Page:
Precipitation Forecasts from the
NCEP Global Forecasting System (GFS) Ensemble

Typical ensemble size: 20 forecast members.
Animated sequences below contain 30 images, each covering a 6-hour period.

Note regarding Google Earth graphics in column 2 below: To view any of the graphics in the second column below, you must first download and install Google Earth, which can be downloaded for free here. Google's Chrome Web browser is not required; any Web browser supported by Google Earth, such as Firefox or Internet Explorer is fine. After installation, click on any of the links below in the second column. The first time you do this, a window will open asking what to do with a file ending in KML. Select "Open with" instead of "Save." If necessary, select Google Earth as the software to open the file. For Firefox, select "Do this automatically for files like this from now on." For Internet Explorer, uncheck the box that would always ask about opening this type of file.

Click here for a primer on how to use Google Earth's animation controls to view our graphics.
Without the trick, the images usually do not load. Even with the trick, loading is slow for Windows, Mac, or Linux.
You will need Adobe Acrobat reader to view the primer. Click here to download Acrobat Reader.

Click on the product below
whose maps you want to see
. These maps are simpler and load much faster than those in the second column. Individual maps cover various land areas of the world.

Ensemble-average 6-hour precipitation

Ensemble-median 6-hour precipitation

Ensemble-generated probabilities for 6-hour precipitation amounts


Ensemble "spaghetti" contours for 6-hour precipitation amounts


Ensemble-average accumulated precipitation "t" hours into the forecast

Google Earth version. First, install Google Earth. Second, download our primer; see the trick on page 3 about getting images to load. Lastly, click on a link below. Image loading and rendering is slow. Each 30-image animated sequence occupies roughly 6MB.

Ensemble-average 6-hour precipitation

Ensemble-median 6-hour precipitation

Ensemble-generated probabilities for 6-hour precipitation exceeding thresholds in inches of:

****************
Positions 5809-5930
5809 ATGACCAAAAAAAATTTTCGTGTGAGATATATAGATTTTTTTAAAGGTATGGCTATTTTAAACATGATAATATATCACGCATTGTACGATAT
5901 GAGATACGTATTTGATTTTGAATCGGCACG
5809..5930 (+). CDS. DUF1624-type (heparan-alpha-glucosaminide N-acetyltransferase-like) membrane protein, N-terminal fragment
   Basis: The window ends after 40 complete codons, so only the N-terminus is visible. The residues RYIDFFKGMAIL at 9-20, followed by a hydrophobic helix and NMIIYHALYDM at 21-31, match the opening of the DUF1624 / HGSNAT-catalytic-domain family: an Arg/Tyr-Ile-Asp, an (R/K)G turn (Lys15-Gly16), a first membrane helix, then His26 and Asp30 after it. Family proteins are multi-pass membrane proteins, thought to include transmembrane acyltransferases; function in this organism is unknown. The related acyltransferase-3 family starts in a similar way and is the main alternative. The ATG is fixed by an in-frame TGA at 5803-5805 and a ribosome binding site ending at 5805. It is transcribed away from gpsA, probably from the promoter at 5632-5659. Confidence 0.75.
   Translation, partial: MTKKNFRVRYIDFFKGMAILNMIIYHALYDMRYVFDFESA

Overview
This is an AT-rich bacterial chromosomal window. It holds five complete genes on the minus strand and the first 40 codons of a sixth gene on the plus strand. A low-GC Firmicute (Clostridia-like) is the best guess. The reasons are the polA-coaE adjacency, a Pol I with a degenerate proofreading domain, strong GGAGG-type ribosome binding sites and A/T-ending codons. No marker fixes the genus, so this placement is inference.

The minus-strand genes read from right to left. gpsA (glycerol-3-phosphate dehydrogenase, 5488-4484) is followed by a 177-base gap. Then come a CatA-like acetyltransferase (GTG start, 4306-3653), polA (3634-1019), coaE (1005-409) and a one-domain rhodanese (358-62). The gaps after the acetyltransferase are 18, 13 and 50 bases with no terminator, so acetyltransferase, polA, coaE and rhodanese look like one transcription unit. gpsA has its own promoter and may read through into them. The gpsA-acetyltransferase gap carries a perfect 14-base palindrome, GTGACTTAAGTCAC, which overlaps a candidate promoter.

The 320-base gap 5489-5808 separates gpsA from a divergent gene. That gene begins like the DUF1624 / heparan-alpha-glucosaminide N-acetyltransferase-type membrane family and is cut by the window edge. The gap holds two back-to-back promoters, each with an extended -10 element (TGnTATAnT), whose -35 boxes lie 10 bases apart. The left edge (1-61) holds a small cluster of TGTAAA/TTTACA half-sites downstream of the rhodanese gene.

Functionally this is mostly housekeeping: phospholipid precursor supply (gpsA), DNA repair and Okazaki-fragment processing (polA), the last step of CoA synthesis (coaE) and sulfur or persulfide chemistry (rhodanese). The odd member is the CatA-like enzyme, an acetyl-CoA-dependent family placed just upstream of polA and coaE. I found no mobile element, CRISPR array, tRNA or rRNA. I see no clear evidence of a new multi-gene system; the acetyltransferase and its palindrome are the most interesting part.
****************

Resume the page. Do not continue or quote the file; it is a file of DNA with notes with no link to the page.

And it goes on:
0.01 0.10. 0.25 0.5 1.0

Ensemble "spaghetti" contours for 6-hour precipitation exceeding thresholds in inches of:
0.25 0.5 1.0

Ensemble-average accumulated precipitation "t" hours into the forecast






About These Products

The plots on this web site are generated using the raw (unadjusted) output from the Global Forecasting System (GFS) Ensemble run at NOAA's Environmental Modeling Center (EMC).. Four times each day, EMC produces this ensemble forecast using a single computer model that is run multiple times with slightly different initial conditions. These various initial states approximate the uncertainties inherent in the initial atmospheric state. As the forecasts progress in time, the slight discrepancies in the initial conditions will, in general, grow until the forecasts in the ensemble become quite different. As the differences in the ensemble members evolve, they provide a measure of the forecast uncertainty. The more disagreement there is among the ensemble members for a particular region, the less certain the forecast is for that region. Note that this uncertainty arises through the use of a single model.

Additionally, the ensemble itself has been shown to have deficiencies in describing the forecast uncertainty. Studies of the ensemble's performance indicate that the ensemble tends to underestimate the extremes. That is, a forecast for a little rain is often wetter than it should be, and a forecast for a lot of rain should often be for even more rain.

Research in this lab and elsewhere is being conducted to develop post-processing techniques to reduce the error of individual forecasts within the ensemble and to adjust the statistical distribution represented by the ensemble to represent the forecast probabilities more accurately. Even in their present form, the plots on this web site can be used to provide an idea of both the forecast and its uncertainty along with the range of possibilities that exist. Remember, though, the ensemble is typically a little too wet for small amounts of precipitation and not wet enough for large amounts of precipitation.

Jon Ahlquist. My email address is the reverse of these words: edu.fsu@ahlquist
Department of Earth, Ocean, and Atmospheric Science, The Florida State University
Tallahassee, FL 32306-4520, (850) 644-6205